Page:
Monday, January 30, 2012
Ocean Motion Could Produce 9 Percent of U.S. Electricity by John Roach
A map generated by Georgia Tech's tidal energy resource database shows mean current speed of tidal streams.
Next-generation technologies that harvest electricity from ocean waves and tides sloshing along the U.S. coasts could provide about 9 percent of the nation's demand by 2030, according to a pair of recent studies.
The findings, which include maps of these ocean energy resources, should help guide companies looking to develop them.
"We have believed for a long time that the resource was significant and these assessments add a tremendous level of confidence what that potential is," Mike Reed, water power team lead with the U.S. Department of Energy's Wind and Water Program told me Monday.
Today, about 6 percent of the nation's electricity comes from traditional hydropower projects, such as the Grand Coulee Dam, that direct the flow of the river through turbines to generate power.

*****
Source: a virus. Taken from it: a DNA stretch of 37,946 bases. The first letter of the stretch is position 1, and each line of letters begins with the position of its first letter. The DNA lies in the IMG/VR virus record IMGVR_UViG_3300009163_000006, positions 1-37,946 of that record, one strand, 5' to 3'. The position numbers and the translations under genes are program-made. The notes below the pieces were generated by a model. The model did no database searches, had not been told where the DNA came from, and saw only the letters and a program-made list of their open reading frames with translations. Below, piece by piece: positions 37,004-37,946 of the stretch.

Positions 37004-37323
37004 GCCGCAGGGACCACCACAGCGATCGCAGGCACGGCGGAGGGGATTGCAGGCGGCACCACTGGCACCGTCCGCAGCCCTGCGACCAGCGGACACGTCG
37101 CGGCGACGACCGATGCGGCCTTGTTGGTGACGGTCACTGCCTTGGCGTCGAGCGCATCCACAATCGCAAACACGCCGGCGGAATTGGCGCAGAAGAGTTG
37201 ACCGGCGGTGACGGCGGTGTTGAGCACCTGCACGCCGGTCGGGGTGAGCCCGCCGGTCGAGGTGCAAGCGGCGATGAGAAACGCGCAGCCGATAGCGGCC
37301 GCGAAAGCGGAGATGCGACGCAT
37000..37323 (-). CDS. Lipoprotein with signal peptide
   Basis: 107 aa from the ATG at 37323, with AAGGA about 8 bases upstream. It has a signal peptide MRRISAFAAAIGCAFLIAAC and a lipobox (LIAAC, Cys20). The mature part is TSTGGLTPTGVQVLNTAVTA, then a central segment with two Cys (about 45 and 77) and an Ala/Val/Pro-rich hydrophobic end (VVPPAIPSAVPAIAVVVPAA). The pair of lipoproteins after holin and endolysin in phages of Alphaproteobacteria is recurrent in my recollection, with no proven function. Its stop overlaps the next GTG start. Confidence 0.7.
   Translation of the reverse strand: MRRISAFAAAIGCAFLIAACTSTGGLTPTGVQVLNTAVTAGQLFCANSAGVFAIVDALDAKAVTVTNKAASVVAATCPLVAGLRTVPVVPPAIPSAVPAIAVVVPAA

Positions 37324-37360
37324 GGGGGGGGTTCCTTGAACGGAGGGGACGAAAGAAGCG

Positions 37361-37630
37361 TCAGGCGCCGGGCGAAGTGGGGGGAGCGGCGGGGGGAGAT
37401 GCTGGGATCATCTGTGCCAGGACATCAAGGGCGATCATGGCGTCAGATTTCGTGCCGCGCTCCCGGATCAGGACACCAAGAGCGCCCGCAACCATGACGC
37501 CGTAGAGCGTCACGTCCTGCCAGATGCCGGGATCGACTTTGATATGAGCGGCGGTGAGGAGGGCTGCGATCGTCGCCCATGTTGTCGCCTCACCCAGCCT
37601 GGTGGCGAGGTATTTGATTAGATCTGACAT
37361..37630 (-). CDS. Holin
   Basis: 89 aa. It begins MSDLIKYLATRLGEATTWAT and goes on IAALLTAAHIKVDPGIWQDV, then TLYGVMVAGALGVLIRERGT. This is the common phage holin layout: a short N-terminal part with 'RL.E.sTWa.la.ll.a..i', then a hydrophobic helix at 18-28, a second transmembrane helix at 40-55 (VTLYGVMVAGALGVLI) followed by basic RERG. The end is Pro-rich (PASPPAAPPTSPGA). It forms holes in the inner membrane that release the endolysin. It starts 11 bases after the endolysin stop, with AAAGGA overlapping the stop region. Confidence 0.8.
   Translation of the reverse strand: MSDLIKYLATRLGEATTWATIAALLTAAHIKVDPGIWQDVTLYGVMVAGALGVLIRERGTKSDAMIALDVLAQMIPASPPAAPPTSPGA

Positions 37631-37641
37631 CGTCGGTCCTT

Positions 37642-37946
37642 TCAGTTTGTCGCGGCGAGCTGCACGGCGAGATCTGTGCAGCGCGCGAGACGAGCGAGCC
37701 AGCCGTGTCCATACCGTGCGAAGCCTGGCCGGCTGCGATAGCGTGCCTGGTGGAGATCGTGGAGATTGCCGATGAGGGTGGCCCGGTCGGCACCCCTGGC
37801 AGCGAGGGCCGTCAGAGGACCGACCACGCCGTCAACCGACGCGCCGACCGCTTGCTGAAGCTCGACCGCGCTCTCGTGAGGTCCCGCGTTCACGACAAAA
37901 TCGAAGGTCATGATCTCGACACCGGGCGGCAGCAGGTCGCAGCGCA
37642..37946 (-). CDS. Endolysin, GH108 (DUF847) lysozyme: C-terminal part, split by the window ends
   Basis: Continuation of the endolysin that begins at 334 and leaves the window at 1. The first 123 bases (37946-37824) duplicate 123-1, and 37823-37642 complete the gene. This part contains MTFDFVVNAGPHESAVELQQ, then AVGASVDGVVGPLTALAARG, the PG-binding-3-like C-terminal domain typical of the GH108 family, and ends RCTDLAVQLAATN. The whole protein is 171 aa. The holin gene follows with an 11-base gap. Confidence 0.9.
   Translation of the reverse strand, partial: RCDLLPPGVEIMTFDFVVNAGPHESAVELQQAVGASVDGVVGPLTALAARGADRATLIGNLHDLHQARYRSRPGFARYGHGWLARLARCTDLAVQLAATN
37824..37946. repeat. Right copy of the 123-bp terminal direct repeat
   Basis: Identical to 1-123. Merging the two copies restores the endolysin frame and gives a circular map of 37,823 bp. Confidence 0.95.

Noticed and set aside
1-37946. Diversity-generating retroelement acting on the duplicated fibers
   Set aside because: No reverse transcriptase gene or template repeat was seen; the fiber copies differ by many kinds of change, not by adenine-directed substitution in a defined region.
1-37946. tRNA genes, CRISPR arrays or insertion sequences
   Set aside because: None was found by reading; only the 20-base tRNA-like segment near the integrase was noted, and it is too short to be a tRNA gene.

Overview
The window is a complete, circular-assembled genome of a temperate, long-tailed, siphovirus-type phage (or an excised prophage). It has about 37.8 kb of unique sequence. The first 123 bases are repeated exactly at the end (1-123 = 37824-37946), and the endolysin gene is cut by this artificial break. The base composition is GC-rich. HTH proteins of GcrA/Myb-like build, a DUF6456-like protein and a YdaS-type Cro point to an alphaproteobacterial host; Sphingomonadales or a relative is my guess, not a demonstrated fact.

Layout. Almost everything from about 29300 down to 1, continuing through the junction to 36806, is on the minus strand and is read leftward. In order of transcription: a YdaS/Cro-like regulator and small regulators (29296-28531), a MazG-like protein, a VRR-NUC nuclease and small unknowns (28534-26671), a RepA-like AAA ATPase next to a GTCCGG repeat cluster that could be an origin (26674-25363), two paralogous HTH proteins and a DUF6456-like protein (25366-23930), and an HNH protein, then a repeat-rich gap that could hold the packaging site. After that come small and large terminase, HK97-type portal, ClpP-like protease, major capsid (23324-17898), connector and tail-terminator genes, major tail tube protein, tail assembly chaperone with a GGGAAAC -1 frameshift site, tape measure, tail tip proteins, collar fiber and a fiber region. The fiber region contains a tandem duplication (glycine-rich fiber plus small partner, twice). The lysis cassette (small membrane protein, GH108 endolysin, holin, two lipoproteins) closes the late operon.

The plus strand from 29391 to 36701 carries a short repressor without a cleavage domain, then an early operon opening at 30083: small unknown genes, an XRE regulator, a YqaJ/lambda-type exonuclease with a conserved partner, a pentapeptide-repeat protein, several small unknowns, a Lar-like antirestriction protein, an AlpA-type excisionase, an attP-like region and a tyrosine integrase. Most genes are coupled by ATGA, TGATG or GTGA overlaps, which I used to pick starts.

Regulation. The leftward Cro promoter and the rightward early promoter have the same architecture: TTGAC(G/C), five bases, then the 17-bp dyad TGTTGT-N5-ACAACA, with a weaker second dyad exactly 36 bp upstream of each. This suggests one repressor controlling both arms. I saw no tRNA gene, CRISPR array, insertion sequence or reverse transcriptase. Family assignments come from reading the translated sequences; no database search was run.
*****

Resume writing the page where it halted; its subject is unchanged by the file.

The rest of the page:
Since such dams plug up rivers and make it difficult for migrating fish species such as salmon to reach their spawning grounds, they have lost favor in recent years.
Looking forward, energy developers see promise in technologies that capture the energy in waves and tides off the coasts.
Designs to do this range from buoys that harness the up-and-down motion of passing waves to turbines on the ocean floor that are spun by the ebb and flow of the tides.
The studies released earlier this month from the U.S. Department of Energy could help nudge along the development and deployment of these technologies by showing the resource is there to be captured.